The Rosetta Stone:
The 1.12m (3ft 6in) high Rosetta Stone in the British Museum is originally from Egypt and is made out of granodiorite stele, which is a coarse-grained rock.
It is a broken part of a bigger slab with text carved on to it that has helped researchers learn how to read Egyptian hieroglyphs – a form of writing that used pictures as signs.
It features three columns of the same inscription in three languages: Greek, hieroglyphs and demotic Egyptian – and is the text of a decree written by priests in 196 BC, during the reign of pharaoh Ptolemy V.
It is unclear how the stone was discovered in July 1799, but there’s a general belief that it was found by soldiers fighting with the French military leader Napoleon Bonaparte as they were building an extension to a fort near the town of Rashid – also known as Rosetta – in the Nile Delta.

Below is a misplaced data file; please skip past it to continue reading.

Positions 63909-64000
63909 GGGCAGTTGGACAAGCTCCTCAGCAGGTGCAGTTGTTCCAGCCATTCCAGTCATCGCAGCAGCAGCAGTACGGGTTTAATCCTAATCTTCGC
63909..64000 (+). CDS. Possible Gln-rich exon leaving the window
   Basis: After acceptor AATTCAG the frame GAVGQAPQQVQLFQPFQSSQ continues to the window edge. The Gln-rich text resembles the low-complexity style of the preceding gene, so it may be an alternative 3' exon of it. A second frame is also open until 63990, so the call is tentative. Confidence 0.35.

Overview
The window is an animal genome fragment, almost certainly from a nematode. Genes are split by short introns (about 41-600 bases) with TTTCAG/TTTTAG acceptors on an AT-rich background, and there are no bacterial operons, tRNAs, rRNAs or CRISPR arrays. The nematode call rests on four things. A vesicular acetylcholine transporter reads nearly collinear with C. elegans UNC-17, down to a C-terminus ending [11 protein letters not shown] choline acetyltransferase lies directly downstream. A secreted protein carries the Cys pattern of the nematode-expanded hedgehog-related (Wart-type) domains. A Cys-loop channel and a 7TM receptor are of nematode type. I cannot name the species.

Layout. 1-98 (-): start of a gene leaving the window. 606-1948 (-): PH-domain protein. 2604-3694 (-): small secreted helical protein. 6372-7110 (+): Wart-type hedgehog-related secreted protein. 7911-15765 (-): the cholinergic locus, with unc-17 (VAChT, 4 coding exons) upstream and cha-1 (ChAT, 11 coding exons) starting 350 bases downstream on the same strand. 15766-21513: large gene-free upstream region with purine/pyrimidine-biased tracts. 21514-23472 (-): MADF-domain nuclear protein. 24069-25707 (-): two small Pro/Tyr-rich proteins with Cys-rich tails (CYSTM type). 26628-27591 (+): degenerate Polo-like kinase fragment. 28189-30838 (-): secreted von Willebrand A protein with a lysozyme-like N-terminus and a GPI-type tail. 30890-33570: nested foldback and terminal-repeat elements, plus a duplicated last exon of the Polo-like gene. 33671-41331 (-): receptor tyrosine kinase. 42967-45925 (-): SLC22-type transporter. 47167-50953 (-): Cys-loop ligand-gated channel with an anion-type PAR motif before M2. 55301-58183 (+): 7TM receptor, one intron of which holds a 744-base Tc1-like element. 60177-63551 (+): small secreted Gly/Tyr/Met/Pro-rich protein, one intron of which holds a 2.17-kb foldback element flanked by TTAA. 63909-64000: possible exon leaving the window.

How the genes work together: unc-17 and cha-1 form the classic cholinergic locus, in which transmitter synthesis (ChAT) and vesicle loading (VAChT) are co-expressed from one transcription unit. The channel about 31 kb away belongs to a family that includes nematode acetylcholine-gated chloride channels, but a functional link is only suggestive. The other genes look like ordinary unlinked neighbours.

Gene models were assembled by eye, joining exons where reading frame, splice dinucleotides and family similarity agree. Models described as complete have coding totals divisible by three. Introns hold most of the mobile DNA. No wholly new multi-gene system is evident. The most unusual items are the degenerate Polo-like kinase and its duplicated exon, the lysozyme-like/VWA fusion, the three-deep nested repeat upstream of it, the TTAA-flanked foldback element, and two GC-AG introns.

When Napoleon was defeated, the British took possession of the stone under the terms of the Treaty of Alexandria in 1801.
It was then transported to England, arriving in Portsmouth in February 1802. George III offered it to the British Museum a few months later.